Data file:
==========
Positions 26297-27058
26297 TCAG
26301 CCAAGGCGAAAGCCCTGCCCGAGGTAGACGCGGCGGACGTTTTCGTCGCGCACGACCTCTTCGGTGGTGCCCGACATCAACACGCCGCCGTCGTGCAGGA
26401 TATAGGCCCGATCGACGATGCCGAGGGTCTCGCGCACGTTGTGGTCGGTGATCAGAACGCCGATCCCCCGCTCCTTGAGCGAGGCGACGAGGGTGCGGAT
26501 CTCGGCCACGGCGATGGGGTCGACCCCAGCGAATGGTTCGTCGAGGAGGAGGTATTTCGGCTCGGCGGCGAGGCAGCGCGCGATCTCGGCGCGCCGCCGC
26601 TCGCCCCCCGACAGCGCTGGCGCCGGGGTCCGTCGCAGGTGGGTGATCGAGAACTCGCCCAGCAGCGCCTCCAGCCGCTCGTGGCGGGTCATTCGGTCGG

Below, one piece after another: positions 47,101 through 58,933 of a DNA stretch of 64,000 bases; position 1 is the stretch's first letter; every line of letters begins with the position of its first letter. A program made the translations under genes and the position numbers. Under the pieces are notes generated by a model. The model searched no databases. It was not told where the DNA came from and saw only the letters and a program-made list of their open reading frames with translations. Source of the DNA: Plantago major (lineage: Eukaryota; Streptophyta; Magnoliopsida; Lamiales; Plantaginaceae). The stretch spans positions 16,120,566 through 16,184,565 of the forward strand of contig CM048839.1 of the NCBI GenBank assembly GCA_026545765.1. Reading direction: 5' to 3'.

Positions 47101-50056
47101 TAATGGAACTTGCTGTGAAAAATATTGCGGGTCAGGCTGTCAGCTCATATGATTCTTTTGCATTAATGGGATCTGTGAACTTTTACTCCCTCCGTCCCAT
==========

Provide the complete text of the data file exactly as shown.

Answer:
Positions 26297-27058
26297 TCAG
26301 CCAAGGCGAAAGCCCTGCCCGAGGTAGACGCGGCGGACGTTTTCGTCGCGCACGACCTCTTCGGTGGTGCCCGACATCAACACGCCGCCGTCGTGCAGGA
26401 TATAGGCCCGATCGACGATGCCGAGGGTCTCGCGCACGTTGTGGTCGGTGATCAGAACGCCGATCCCCCGCTCCTTGAGCGAGGCGACGAGGGTGCGGAT
26501 CTCGGCCACGGCGATGGGGTCGACCCCAGCGAATGGTTCGTCGAGGAGGAGGTATTTCGGCTCGGCGGCGAGGCAGCGCGCGATCTCGGCGCGCCGCCGC
26601 TCGCCCCCCGACAGCGCTGGCGCCGGGGTCCGTCGCAGGTGGGTGATCGAGAACTCGCCCAGCAGCGCCTCCAGCCGCTCGTGGCGGGTCATTCGGTCGG

Below, one piece after another: positions 47,101 through 58,933 of a DNA stretch of 64,000 bases; position 1 is the stretch's first letter; every line of letters begins with the position of its first letter. A program made the translations under genes and the position numbers. Under the pieces are notes generated by a model. The model searched no databases. It was not told where the DNA came from and saw only the letters and a program-made list of their open reading frames with translations. Source of the DNA: Plantago major (lineage: Eukaryota; Streptophyta; Magnoliopsida; Lamiales; Plantaginaceae). The stretch spans positions 16,120,566 through 16,184,565 of the forward strand of contig CM048839.1 of the NCBI GenBank assembly GCA_026545765.1. Reading direction: 5' to 3'.

Positions 47101-50056
47101 TAATGGAACTTGCTGTGAAAAATATTGCGGGTCAGGCTGTCAGCTCATATGATTCTTTTGCATTAATGGGATCTGTGAACTTTTACTCCCTCCGTCCCAT